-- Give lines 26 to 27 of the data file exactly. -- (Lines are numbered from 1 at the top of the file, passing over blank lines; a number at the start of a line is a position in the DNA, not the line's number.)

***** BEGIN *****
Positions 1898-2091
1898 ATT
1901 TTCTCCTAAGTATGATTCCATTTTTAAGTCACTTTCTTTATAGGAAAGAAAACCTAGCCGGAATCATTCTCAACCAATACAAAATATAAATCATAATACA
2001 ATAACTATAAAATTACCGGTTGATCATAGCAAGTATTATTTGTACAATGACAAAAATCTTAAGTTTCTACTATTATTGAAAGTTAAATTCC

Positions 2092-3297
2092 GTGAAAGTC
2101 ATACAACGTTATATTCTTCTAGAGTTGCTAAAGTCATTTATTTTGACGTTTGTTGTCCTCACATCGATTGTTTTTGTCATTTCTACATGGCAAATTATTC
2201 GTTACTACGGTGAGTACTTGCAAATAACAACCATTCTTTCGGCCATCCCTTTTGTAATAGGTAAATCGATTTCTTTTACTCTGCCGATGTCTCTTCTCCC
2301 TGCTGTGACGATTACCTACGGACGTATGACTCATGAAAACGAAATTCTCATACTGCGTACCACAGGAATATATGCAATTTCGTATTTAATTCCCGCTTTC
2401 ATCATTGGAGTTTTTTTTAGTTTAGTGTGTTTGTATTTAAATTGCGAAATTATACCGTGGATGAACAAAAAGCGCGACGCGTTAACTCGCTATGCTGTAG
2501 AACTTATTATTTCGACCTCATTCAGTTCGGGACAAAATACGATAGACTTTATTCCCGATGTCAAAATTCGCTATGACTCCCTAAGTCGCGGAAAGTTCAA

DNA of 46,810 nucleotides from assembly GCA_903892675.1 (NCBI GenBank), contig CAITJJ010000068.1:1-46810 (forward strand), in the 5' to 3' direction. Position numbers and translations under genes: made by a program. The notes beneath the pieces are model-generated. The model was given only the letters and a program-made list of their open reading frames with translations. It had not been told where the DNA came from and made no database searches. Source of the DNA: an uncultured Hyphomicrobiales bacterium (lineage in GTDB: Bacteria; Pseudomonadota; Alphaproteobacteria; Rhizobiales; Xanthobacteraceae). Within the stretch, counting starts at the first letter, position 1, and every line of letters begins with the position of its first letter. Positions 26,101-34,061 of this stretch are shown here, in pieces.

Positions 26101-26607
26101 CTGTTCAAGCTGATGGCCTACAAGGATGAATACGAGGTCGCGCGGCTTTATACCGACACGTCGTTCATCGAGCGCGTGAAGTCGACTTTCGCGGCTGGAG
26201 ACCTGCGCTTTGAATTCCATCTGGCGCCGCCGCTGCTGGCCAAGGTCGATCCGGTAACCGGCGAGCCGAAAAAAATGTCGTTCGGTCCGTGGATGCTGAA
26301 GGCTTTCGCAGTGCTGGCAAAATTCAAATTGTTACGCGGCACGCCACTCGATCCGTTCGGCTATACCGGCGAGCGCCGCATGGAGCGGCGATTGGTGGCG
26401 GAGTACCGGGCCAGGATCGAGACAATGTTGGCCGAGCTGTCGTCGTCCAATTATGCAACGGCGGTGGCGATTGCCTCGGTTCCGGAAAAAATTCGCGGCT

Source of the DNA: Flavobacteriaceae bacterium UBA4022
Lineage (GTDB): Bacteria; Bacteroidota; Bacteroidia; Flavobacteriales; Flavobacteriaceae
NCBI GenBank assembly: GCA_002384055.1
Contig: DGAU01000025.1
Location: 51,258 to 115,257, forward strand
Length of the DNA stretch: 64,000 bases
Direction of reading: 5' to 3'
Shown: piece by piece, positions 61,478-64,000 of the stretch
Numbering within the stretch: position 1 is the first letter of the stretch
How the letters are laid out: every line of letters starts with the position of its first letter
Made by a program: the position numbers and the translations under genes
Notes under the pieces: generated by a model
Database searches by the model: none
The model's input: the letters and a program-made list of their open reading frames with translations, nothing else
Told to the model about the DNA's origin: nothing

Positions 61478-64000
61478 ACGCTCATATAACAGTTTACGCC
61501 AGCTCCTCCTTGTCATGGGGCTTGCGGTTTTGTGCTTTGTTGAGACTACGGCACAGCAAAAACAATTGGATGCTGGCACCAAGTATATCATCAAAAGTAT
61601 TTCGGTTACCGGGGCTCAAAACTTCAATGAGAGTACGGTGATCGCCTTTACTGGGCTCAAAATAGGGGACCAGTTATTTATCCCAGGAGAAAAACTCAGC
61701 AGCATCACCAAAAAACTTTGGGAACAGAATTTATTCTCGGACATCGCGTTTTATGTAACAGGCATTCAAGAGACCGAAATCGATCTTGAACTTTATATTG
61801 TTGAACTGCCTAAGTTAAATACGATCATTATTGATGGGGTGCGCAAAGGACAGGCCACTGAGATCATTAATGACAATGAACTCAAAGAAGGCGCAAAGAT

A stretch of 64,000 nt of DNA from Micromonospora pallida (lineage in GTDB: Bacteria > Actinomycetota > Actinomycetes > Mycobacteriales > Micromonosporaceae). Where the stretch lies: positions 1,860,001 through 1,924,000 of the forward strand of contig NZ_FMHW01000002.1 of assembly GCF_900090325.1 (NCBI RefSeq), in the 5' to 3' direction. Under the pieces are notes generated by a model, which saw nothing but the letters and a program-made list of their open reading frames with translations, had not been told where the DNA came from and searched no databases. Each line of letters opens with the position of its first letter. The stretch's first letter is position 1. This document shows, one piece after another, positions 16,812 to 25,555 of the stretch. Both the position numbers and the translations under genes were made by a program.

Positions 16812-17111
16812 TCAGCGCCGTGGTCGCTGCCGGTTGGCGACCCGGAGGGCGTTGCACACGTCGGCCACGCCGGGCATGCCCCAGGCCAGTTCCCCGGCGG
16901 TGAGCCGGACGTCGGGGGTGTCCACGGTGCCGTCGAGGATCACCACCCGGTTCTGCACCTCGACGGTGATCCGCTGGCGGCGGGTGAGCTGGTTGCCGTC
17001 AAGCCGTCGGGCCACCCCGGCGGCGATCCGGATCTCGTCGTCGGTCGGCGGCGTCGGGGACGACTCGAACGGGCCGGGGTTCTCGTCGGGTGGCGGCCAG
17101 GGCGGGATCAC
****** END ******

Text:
Numbering within the stretch: position 1 is the first letter of the stretch
How the letters are laid out: every line of letters starts with the position of its first letter